Don’t mess with becoming Texas
Our view: The low-tax, low-regulation model isn’t a winning formula for Maryland
Aformer Wall Street Journal writer who now labors for The Heritage Foundation and advises Donald Trump on economic matters breezed into the Baltimore area this week to preach to the choir. Appearing before Maryland Business for Responsive Government, a group whose members have long believed they reside in an “anti-business” state, Stephen Moore urged Maryland to be more like Texas, where taxes and regulations are low and job growth is high.
He singled out Maryland’s failure to adopt “right-to-work” rules that severely limit organized labor, its efforts to regulate fracking of natural gas (“Being against fracking is like being against a cure for cancer,” Mr. Moore told the group, according to MarylandReporter.com) and its high income tax rate that is elevated by local “piggyback” income taxes that are rolled in. He noted that Texas has created more jobs since the 2008 recession than all the rest of the states combined.
Now, we can appreciate cheerleading as much as the next bleary-eyed refugee from a hotel breakfast conference, but if there’s one bit of advice we would give Maryland business leaders it would be this: Don’t be like Texas. Ever. With all due respect, it’s everything we don’t want to be.
But don’t take our word for it. Every year, the nonprofit, nonpartisan Annie E. Casey Foundation evaluates the lives of children and families across the country, compiling statistics that reveal how well families and children fare in such measures as income, education, health and community. Maryland earned top-third status for overall child well-being, ranking 16th among the 50 states. And Texas? Right down there at 43rd with such notables as Mississippi, Alabama and Louisiana.
That’s because Texas, for all its job growth, has done a lousy job of lifting people out of poverty and providing economic opportunity. The state’s unemployment rate, 4.7 percent as of August, is higher than Maryland’s 4.3 percent. Its teen dropout rate is worse than Maryland’s as well. Children without health insurance coverage? It’s not even close — in Texas, it’s about 11 percent while in Maryland, it’s just about 3 percent.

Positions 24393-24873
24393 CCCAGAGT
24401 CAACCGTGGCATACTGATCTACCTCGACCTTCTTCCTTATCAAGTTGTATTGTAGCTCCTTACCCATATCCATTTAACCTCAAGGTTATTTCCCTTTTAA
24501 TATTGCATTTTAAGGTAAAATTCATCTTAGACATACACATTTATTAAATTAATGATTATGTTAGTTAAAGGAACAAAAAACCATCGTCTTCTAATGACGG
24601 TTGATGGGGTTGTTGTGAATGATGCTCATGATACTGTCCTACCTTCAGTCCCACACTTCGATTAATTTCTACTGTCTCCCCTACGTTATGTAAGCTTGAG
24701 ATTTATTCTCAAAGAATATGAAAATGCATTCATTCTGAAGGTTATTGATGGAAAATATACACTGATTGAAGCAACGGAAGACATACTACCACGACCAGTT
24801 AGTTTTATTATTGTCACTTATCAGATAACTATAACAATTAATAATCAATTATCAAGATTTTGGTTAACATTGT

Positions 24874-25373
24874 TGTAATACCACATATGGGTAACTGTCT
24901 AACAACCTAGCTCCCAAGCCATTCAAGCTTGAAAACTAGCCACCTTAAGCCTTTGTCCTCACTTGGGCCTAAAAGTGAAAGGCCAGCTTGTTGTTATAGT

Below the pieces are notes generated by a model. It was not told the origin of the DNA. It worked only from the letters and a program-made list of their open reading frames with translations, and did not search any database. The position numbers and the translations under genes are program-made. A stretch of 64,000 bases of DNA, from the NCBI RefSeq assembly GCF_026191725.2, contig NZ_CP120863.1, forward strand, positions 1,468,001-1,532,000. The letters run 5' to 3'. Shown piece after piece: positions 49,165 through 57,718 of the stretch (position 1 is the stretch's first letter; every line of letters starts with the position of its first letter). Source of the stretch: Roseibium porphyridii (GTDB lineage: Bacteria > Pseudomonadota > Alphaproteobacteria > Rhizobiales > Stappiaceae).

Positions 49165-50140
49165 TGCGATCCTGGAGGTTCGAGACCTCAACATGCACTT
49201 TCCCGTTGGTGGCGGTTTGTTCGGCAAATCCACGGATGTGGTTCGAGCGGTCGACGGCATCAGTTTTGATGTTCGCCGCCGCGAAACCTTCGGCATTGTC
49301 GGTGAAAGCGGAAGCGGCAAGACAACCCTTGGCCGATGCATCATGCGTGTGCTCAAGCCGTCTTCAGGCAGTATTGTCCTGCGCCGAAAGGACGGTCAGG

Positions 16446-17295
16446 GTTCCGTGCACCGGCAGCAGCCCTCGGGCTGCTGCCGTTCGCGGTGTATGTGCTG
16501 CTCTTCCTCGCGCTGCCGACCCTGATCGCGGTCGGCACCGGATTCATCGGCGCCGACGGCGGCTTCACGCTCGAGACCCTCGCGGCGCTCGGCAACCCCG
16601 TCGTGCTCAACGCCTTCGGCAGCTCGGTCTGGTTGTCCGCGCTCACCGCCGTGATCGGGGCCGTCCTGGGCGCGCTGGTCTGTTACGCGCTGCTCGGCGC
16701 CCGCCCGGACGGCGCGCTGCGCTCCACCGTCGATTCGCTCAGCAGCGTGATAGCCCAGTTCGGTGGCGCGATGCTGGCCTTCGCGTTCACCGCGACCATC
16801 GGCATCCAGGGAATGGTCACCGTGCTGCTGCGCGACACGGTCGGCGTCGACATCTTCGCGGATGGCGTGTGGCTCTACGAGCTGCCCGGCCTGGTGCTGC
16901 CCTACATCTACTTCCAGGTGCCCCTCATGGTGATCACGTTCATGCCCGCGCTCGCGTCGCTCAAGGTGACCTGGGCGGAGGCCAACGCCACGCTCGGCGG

The statistics go on and on. Much of the problem can be traced to so-called “conservative” politics that favor the affluent at the expense of the middle class and below. Texas refused the federally funded Medicaid expansion, so now it suffers from some of the nation’s highest childbirth mortality rates. It has failed to provide equitable funding for its public schools, so now students in wealthy school districts receive far better educational opportunities than those in less privileged circumstances. The NEArecently ranked Texas 38th among states in per-pupil spending.
There’s no question that Texas has seen job growth because energy companies have tapped the state’s vast underground reserves of petroleum and natural gas. Maryland doesn’t have that kind of economic asset, but it does have one that is the envy of its peers — an extraordinary reserve of human capital, a welleducated workforce with research institutions like Johns Hopkins Hospital and the University of Maryland Medical System ideally located near to the nation’s capital and at the midway point of one of the nation’s most prosperous business corridors.
Well-being won’t come from abandoning the income tax. Rather, it requires preserving the state’s extraordinary quality of life and investing in high-quality education and the public infrastructure (roads, water and sewer, airports, a modern electric grid, etc.) needed to sustain economic growth. Who needs a high growth rate if it leaves more people behind? What good does it do the state to deregulate fracking if it means polluting our water supply and ruining our tourist trade?
Taxes? They should be as low as they can be while still covering our needs. Regulations? If they are unhelpful, they should be scrapped from the books. But scratch below the surface of these classic red-state-red-meat issues, and you rarely find them as simple as pundits like to claim, with regulations often helping valued businesses against less scrupulous competitors. Median household income in Maryland was $75,847 last year, 2.4 percent above 2014, according to the Census Bureau — and more than $20,000 above Texas. The poverty rate here was the lowest in years — and about half the rate in Texas.
The question is not how Maryland can be more like Texas. It ought to be, how can Texas be more like Maryland?